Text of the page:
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    Ten ‘Lost’ Tribes of IsraEl

    This is a scriptural commentary submitted by a volunteer or a volunteer translator. It’s not an official view of the 2001 Translation project. We are not a religion and we do not establish doctrine. These commentaries reflect a variety of views and some disagree with each other. Anyone can submit a commentary (see requirements).

    Over the centuries, many things have been written about what may have happened to the ten tribes of IsraEl that were carried away as captives by the King of Assyria. One religious group once speculated that they became the natives of Great Britain, while another religion teaches that they came to the Americas.

    Of course, both of these theories have been proven untrue by archeology and by genetic research.
    But such teachings still continue.

    So, what really happened to the ten ‘lost’ tribes?
    The Bible tells us clearly;
    For at 2 Kings 17:6, we read:

    ‘Then the king of Assyria captured Samaria and moved all the people of IsraEl into Assyria – to Alae-Abor, along the Gozan River, and into the mountains of the Medes.’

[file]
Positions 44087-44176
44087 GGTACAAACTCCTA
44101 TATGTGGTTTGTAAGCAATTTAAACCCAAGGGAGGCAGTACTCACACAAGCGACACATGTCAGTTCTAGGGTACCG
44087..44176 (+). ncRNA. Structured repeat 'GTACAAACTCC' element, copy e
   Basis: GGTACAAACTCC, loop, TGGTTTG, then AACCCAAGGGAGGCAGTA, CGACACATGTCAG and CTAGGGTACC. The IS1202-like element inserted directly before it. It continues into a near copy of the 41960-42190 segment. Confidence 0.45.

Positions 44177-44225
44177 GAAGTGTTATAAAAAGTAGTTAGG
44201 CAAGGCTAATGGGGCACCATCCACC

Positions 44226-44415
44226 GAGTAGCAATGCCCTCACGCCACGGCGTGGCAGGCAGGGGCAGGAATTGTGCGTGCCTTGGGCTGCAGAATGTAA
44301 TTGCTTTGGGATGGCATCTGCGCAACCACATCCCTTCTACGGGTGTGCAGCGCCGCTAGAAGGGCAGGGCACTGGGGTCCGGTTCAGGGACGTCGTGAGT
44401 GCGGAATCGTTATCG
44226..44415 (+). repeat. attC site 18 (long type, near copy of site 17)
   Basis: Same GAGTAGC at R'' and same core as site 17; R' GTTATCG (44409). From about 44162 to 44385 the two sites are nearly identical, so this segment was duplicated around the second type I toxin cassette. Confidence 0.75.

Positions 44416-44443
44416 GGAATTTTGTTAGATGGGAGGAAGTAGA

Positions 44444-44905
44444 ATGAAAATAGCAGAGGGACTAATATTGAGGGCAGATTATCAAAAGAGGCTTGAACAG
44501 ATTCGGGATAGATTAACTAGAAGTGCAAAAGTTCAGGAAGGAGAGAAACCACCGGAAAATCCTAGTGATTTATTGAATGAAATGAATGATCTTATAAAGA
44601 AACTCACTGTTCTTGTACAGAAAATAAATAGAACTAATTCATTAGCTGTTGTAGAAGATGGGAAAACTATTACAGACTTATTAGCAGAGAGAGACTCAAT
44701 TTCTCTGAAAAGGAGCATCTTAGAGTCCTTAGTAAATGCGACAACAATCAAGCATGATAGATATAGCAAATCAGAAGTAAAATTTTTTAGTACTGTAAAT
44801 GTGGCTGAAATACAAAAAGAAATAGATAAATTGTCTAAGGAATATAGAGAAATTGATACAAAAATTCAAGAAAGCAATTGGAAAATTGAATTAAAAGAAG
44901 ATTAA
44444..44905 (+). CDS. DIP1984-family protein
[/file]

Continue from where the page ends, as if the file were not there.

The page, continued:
Notice that this location is in and around the lands of Persia and modern-day Iraq.
    For there is a river in NW Iran named the Qezel Ozan, which is thought to be the Gozan.
    And it is a tributary to Phison or Pishon (today the Sephid-Rud) that once flowed through the land of Edem (Eden).

    How long did they stay there?
    The account at 1 Chronicles 5:26 says:

    ‘So the God of IsraEl caused the spirit of Pul, the king of Assyria (who was also known as Tiglath-Pileser) to become enraged with them, and he sent fifty-thousand men that relocated [the tribes of] Reuben, Gad, and the half-tribe of ManasSeh.
    He moved them to Chalak, Mabor, and along the Gozan River, where they still are today.’

    So since it is believed that the Chronicles were written by Ezra after Judah’s repatriation from Babylon (c. 560-BCE); It can be clearly seen that the ten tribes were still living in Northern Persia by the 6th Century BCE. And in fact, recent genetic research indicates that the Kurds of Northern Iran are likely the descendants of those ten tribes (who are still living in that same place).

    Note that one Bible book, Nahum, appears to have been written from the Kurdish area of Iran (then Assyria) after IsraEl’s deportation in the Eighth Century BCE.